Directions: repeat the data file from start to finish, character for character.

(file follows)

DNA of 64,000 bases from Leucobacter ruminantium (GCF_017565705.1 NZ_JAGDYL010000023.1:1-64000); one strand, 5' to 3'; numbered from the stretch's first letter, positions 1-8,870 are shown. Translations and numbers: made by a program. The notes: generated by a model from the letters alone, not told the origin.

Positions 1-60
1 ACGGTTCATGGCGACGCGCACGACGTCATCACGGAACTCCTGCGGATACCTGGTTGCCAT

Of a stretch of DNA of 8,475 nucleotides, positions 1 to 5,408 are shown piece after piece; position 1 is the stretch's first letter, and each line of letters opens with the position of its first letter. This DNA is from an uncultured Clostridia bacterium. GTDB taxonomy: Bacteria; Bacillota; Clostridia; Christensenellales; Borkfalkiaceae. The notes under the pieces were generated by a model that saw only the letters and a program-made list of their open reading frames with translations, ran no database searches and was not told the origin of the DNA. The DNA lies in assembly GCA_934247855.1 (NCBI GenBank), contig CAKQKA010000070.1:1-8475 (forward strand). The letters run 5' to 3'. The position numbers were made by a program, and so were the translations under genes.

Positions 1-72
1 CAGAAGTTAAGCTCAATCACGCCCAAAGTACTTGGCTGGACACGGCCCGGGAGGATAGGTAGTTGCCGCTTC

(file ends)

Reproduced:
DNA of 64,000 bases from Leucobacter ruminantium (GCF_017565705.1 NZ_JAGDYL010000023.1:1-64000); one strand, 5' to 3'; numbered from the stretch's first letter, positions 1-8,870 are shown. Translations and numbers: made by a program. The notes: generated by a model from the letters alone, not told the origin.

Positions 1-60
1 ACGGTTCATGGCGACGCGCACGACGTCATCACGGAACTCCTGCGGATACCTGGTTGCCAT

Of a stretch of DNA of 8,475 nucleotides, positions 1 to 5,408 are shown piece after piece; position 1 is the stretch's first letter, and each line of letters opens with the position of its first letter. This DNA is from an uncultured Clostridia bacterium. GTDB taxonomy: Bacteria; Bacillota; Clostridia; Christensenellales; Borkfalkiaceae. The notes under the pieces were generated by a model that saw only the letters and a program-made list of their open reading frames with translations, ran no database searches and was not told the origin of the DNA. The DNA lies in assembly GCA_934247855.1 (NCBI GenBank), contig CAKQKA010000070.1:1-8475 (forward strand). The letters run 5' to 3'. The position numbers were made by a program, and so were the translations under genes.

Positions 1-72
1 CAGAAGTTAAGCTCAATCACGCCCAAAGTACTTGGCTGGACACGGCCCGGGAGGATAGGTAGTTGCCGCTTC